Goodbye, Shalom

As midnight approached last night, Silvan Shalom's fate was still unclear. He waited in his office, just meters from Prime Minister-designate Benjamin Netanyahu's, for the offer that would save him. But it tarried, and what did come in the end wasn't good. A French-Jewish wheeler-dealer named Meir Haviv shuttled between him and Netanyahu, after inheriting the job from Reuven Rivlin, the new-old Knesset speaker. Looking at this ever-expanding cabinet, with its battalions of portfolio-less ministers and deputy ministers, it's clear that Rivlin cut the best deal: 90 MKs voted for him in an open ballot, sparing him the humiliating trek to bang down the leader's door.

Last night the hubbub around Netanyahu's office reached its peak: Moshe Kahlon came and went, as did Yuli Edelstein, three times in all. One chunk, and then another, was ripped out of the pitiful Communication Ministry, which should have been dismantled long ago. Everyone was panicked, breathless, as if it hadn't been six weeks since the election, seven days since the end of negotiations with Labor. One after the other, they came, and only Shalom, the nebbish, cooled his heels in his office. He wanted to leave the Knesset before midnight but was persuaded to stick around a bit longer.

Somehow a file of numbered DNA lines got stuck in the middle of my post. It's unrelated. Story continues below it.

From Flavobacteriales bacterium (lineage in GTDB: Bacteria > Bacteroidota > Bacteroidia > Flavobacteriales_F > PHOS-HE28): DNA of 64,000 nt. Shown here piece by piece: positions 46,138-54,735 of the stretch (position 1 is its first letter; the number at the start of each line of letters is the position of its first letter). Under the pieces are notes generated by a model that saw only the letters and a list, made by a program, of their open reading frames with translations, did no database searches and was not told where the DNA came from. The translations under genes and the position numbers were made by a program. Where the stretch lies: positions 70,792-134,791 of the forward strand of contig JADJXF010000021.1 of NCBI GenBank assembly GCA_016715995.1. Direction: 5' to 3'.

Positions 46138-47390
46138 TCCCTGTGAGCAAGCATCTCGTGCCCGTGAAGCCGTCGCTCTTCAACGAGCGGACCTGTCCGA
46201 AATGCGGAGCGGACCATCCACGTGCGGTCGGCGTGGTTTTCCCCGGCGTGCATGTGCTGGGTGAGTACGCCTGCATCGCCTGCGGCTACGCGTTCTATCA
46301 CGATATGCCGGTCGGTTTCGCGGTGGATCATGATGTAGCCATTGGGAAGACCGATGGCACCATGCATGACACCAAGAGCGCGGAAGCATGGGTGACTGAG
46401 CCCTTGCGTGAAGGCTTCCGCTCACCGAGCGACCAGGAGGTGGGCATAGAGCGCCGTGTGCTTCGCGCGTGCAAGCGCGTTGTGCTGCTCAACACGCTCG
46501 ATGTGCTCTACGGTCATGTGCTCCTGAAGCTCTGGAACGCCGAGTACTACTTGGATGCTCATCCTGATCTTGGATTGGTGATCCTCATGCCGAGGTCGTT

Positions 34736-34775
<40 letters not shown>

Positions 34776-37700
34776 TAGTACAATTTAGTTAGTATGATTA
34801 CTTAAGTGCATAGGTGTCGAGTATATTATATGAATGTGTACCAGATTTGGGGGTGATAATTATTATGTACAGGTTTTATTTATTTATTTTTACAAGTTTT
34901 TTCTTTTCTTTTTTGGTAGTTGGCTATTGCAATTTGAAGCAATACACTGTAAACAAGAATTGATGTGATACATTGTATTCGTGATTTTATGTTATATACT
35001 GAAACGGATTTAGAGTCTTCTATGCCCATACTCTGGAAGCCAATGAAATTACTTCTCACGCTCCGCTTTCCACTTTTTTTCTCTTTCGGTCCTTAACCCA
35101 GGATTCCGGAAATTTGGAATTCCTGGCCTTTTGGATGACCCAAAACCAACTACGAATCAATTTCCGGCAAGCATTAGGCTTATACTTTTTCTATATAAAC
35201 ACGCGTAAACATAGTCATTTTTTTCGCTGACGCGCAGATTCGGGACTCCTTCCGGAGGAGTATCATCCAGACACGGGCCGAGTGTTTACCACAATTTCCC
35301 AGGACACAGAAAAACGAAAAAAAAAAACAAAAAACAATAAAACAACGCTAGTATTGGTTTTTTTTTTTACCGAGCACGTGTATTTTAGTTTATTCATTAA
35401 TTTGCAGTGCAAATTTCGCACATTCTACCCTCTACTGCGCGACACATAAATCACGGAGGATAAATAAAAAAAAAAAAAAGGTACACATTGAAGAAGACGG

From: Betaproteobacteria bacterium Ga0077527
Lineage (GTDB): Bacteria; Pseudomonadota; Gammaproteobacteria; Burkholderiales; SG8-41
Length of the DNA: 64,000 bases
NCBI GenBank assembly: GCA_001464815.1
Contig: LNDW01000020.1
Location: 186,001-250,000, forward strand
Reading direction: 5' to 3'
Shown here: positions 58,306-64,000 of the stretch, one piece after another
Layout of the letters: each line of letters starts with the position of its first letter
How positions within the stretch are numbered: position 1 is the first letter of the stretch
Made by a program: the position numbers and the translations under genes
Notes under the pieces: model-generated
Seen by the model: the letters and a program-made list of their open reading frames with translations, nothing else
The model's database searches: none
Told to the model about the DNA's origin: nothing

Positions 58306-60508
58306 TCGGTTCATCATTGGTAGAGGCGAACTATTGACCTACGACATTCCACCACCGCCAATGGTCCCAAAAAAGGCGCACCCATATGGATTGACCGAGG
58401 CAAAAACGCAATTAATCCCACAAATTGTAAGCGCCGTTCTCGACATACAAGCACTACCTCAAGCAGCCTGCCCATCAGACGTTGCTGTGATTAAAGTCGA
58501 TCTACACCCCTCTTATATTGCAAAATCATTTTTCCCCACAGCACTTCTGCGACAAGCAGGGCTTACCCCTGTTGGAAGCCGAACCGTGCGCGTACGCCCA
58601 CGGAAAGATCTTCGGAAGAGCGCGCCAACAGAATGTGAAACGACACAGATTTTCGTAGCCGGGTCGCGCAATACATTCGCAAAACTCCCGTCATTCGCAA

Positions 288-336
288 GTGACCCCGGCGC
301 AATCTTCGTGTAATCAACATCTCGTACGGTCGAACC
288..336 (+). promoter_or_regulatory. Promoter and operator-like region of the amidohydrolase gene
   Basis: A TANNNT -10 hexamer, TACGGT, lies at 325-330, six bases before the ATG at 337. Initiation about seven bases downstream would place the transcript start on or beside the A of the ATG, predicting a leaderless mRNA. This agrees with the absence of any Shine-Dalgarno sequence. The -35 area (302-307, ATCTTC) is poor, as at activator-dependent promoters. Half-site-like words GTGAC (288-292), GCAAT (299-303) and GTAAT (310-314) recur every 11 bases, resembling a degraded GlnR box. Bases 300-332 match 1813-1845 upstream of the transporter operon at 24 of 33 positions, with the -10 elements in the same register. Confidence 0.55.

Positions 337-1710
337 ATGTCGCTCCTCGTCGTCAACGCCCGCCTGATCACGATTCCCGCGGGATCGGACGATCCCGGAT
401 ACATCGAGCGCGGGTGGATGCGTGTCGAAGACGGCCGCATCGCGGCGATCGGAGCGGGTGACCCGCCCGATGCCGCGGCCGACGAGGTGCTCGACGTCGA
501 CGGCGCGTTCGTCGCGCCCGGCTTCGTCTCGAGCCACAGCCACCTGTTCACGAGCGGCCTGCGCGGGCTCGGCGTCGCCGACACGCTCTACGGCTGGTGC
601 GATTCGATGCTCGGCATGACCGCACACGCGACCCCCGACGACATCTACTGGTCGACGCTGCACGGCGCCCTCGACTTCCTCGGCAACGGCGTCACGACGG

When these lines were written, Yuval Steinitz was Netanyahu's pick for finance minister. Steinitz is an honest politician but lacks any particular experience or knowledge of economics, and is a friend of the Netanyahus, especially of Sara. There are at least two more suitable Likud candidates for the post, Shalom and Dan Meridor. Both have been finance minister before, both know the job well. Appointing Steinitz to this critical position, at such a critical time, is like asking a deckhand to captain the ship that's just a few miles from the Bermuda Triangle.

Before deciding Shalom's fate, Netanyahu decided to dismantle his potential camp, to contain the damage in case Shalom would decide not to join the government. Netanyahu informed Michael Eitan, Yossi Peled and Yuli Edelstein that he would appoint them as ministers without portfolio and told Gila Gamliel she would get a deputy minister post. All four are suspected of being potential Shalom allies who could make Netanyahu's life difficult if Shalom doesn't get a job.